If you don’t shoot for money or only for a few stock images here and there you should really shoot JPG – so that you focus on shooting. RAW means you need to do it more or less full-time as you need at least several minutes per image to convert properly.
That’s 99.99% of all people out there walking around with a camera. That’s not working for photography that’s enjoying photography. = JPG.
2) Be honest with yourself
Even though you might think that you are a photographer because you get a lot of likes or comments on flickr or because you shoot the odd wedding, doesn’t mean you should consider yourself a photographer and thus having to shoot in RAW.
3) If you enjoy being a “developer”
Again there’s nothing wrong with enjoying the process of being a “developer”. I use the word developer instead of “retoucher” because I want to make it clear that I mean the profession that almost disappeared with film. In fact it was a very respectable profession in the film-days… There is a skill and in fact an art behind developing a negative that needs to be learned. And for best results, RAW should be converted using the same principle as film. This is not what people would mean by “photoshopping”. It also isn’t enough to use Lightroom/Aperture. You’ll be suing a combination of Lightroom/Aperture and Photoshop, but if you are a real master you’ll only use the exposure compensation in Lightroom, and two tools in Photoshop: the brush (90%) and the pen (10%). Everything else is used just for amateurs or for overcookers that have destroyed photography as an art.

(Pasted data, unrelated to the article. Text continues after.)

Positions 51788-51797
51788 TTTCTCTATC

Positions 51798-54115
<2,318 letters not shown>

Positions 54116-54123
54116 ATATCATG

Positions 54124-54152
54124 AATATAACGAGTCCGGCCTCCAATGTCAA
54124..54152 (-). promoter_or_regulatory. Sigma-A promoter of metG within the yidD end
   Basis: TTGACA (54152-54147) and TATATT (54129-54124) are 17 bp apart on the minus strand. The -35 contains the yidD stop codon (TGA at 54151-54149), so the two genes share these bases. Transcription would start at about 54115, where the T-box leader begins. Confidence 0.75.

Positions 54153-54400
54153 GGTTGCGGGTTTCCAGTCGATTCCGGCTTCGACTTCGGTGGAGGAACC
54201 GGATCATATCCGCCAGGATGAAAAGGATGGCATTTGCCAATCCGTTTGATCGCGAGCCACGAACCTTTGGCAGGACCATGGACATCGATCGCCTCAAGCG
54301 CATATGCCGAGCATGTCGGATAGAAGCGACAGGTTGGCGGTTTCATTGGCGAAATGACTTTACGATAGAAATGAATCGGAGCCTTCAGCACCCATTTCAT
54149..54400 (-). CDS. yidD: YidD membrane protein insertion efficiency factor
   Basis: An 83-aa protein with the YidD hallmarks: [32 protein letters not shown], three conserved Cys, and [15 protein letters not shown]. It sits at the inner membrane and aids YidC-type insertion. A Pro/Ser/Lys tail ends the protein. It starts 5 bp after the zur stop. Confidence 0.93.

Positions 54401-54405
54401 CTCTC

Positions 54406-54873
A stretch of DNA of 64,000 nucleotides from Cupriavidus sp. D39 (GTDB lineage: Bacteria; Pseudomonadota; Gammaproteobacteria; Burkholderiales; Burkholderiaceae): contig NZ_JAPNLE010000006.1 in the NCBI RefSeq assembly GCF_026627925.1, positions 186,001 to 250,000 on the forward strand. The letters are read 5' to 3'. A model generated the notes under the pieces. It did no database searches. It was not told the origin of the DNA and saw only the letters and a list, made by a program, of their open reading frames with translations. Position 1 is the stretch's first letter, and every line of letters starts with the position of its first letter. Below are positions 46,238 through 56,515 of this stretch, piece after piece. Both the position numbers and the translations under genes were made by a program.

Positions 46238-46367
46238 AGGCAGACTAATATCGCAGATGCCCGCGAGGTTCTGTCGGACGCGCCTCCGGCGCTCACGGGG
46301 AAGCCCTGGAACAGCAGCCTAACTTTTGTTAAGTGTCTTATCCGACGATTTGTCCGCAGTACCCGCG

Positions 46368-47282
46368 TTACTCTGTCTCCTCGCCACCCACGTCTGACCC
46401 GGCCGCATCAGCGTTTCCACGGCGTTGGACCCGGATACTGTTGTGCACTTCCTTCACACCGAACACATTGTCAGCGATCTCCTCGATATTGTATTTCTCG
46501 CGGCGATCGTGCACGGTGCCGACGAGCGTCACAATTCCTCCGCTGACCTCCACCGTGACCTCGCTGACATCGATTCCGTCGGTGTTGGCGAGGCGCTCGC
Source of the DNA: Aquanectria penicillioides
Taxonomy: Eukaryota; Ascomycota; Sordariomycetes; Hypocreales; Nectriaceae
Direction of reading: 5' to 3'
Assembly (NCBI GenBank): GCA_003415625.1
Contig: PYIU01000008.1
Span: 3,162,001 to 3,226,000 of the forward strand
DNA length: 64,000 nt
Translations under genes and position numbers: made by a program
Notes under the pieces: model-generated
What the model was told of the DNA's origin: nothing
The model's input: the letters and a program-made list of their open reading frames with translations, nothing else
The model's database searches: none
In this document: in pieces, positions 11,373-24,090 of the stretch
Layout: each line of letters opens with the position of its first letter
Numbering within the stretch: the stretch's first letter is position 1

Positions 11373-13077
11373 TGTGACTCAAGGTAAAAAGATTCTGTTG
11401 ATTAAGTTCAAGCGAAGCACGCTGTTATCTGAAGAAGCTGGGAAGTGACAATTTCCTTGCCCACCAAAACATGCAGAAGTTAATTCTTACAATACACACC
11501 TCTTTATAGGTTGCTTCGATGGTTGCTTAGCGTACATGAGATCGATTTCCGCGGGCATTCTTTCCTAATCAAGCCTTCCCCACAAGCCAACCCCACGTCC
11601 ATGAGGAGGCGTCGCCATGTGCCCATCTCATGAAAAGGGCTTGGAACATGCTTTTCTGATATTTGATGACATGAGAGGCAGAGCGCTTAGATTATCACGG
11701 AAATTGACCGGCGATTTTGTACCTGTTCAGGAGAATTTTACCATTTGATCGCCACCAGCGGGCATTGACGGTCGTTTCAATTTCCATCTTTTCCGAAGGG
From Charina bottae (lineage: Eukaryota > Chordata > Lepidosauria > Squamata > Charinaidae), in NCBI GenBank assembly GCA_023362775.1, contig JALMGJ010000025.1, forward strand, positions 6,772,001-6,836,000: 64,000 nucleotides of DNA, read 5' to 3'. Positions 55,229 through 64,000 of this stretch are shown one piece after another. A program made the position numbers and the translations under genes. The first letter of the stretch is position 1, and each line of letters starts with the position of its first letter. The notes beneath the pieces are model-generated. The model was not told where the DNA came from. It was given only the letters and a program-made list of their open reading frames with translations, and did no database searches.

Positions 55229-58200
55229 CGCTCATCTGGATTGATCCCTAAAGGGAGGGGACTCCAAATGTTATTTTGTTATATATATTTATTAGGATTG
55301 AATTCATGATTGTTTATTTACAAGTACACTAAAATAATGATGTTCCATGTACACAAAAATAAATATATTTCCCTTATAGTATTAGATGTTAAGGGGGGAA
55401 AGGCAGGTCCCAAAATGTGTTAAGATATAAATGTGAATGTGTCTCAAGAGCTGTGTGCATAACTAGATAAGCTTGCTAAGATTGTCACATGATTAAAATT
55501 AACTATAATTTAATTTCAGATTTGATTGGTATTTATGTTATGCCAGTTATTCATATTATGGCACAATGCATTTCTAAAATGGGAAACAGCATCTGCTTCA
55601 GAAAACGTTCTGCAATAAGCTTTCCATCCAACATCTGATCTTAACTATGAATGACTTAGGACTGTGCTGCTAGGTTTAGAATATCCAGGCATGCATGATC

I find that people who argue these sort of photographic religious-like issues most vigorously often miss an important point; the difference between ‘have to’ and ‘want to.’
I feel this point was gotten by the article and by the unusually troll-free comments here.
So I’ll just say that I want to shoot RAW, not because I can’t get it right in camera, but because post processing is half the fun for me and RAW is better for that.
Likewise, I don’t shun micro four-thirds because I’m closed minded, or a tool for Nikon, but because I’ve tried them and very clearly prefer my full frame DSLR, mostly because it just feels and works better with my hands.
I also prefer to shoot high ISO rather than use flash when I can, not because I don’t get lighting, but because flash annoys me and my subjects.
The good thing is that I don’t need to convince you, and you don’t have to convince me, that our choices are good for us.